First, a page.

by Tegwyn Hughes, Age 15, Canada
The International Festival of Authors (IFOA) is a Toronto-based, non-profit festival that celebrates the accomplishments of novelists, poets, playwrights, short story writers, and biographers from around the world. The festival itself runs annually, but IFOA hosts many other events throughout the year. We were able to ask Maeve O’Regan, the Communications and Marketing Coordinator for the festival, to answer a few questions about IFOA.
In what ways has IFOA grown since its creation in 1974?
Our beginnings were quite humble; we hosted small events with mostly local writers. We actually didn’t introduce our annual festival until 1980. Now, we’re home to a weekly event series from September to June, the annual International Festival of Authors in October, and, for younger readers, YoungIFOA in October and ALOUD: a Celebration for Young Readers with Forest of Reading® Festival of Trees™ in May, presented with the Ontario Library Association. In 2007, we introduced our touring program, IFOA Ontario, which visits communities in numerous cities and towns across the province.
How can teens get involved with the festival?
One of the most exciting ways teens can get involved with IFOA is through a contest we run each fall with Open Book: Ontario called Write Across Ontario. It’s a creative writing competition open to middle and high school students across the province. We ask students to write a story in 500 words or less, using the story-starter provided for their age group by one of four well-known authors. The story-starter is used as a place for students to begin their story, but where the story goes from there is in the hands of each individual. We select one winner from each age group for a total of four winners, who each receive $500 and the opportunity to have their work published online in Open Book Magazine!
Tickets to all Festival and IFOA Weekly events are actually free for students and youth 25 and under with ID!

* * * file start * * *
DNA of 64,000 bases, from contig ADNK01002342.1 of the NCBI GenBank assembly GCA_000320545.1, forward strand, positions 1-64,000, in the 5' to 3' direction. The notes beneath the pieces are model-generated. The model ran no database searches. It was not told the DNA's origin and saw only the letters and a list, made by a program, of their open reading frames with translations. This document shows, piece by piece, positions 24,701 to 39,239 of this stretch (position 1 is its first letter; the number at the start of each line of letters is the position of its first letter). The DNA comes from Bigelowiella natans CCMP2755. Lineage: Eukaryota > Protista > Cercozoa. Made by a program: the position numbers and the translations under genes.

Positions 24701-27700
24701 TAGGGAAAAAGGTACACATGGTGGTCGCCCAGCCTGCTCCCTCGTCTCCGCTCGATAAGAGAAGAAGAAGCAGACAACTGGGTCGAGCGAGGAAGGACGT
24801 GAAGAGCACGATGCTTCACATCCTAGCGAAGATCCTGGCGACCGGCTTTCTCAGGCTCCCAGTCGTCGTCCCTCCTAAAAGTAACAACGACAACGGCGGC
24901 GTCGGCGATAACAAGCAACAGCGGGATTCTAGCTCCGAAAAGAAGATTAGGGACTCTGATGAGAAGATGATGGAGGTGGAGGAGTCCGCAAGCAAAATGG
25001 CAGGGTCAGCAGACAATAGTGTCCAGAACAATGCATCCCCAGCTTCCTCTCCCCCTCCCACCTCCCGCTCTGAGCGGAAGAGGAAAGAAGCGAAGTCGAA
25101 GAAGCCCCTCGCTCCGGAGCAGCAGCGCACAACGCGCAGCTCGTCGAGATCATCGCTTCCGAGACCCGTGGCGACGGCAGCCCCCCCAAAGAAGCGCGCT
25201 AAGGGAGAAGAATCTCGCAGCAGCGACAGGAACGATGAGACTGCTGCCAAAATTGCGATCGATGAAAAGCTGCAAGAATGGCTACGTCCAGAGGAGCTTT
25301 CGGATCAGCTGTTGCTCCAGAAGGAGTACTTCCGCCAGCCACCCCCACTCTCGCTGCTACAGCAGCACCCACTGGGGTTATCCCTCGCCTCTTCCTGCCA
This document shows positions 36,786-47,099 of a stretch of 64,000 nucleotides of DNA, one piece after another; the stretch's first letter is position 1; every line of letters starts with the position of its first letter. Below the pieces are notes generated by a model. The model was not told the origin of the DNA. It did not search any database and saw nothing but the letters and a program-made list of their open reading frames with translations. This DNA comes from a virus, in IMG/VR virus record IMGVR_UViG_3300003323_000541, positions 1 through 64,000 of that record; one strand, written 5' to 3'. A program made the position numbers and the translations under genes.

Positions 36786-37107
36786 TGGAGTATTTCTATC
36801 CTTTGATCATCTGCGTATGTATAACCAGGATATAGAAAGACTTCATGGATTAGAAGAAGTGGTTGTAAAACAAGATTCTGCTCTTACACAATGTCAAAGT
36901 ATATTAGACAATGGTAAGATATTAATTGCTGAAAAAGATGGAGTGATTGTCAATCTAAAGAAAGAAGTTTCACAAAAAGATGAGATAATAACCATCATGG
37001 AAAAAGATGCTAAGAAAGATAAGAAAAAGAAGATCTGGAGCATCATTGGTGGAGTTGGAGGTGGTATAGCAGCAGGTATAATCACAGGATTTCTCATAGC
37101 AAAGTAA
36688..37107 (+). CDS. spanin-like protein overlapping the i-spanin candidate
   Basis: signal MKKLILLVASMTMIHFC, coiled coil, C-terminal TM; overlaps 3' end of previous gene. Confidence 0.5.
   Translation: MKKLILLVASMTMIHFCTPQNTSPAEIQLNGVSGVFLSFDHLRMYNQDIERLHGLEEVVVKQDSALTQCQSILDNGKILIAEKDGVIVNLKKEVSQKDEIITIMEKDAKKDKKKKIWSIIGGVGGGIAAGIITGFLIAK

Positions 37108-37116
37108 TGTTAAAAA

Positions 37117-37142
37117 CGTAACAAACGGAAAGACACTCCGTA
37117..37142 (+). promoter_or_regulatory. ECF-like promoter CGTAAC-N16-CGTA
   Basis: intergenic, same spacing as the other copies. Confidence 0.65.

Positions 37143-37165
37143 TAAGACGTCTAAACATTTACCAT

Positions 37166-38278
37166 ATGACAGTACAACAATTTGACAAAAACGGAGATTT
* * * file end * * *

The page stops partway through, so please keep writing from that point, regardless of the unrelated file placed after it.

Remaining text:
What events throughout the year are geared towards young writers?
Young readers and writers can enjoy several book- and writing-focused events throughout the year. As mentioned above, there’s the Write Across Ontario competition in the fall and then the Forest of Reading® Festival of Trees™ each May. During March break and in the summer, we run a Junior Authors Camp, where kids can learn the tricks of the trade. In October, students have a chance to meet an author and get hands-on in a bookplate-making workshop during YoungIFOA’s School Visits program, which happens as part of the International Festival of Authors.
When is your next event for kids?
Our annual Forest of Reading® Festival of Trees™ event happens May 14 and 15, 2014 here at Harbourfront Centre. It’s Canada’s largest literary event for children, and we welcome approximately 8,000 of them to the site for this two-day awards celebration! The winners of each Forest of Reading® category are announced and celebrated alongside young readers. Each day has ceremonies with live entertainment, as well as workshops with the nominated authors and illustrators.
How does the festival use social media to promote events and opportunities?
We are active on Twitter and Facebook, where we tweet and post about upcoming events and ticket giveaways and share links to book reviews, interviews, and general book news that we think will be of interest to our followers.
Who are some memorable authors who have been IFOA guests in the past?
There are too many to name! The Festival and weekly series together have held readings, round table discussions, interviews, and performances involving over 8,500 authors from more than 100 countries, including 21 Nobel Laureates. Some recent memorable guests include Margaret Atwood, Joseph Boyden, Anne Carson, Eleanor Catton, Lynn Coady, Charlotte Gray, Guy Gavriel Kay, Stephen King, Yann Martel, Philipp Meyer, Lisa Moore, Thomas King, and Meg Wolitzer.
Tegwyn Hughes is a 15 year old Canadian writer. She has wanted to be a writer since the second grade. She says, “To me, writing means sharing yourself with your audience and incorporating pieces of your personality into everything you create. I try to make everything I write part of who I am.”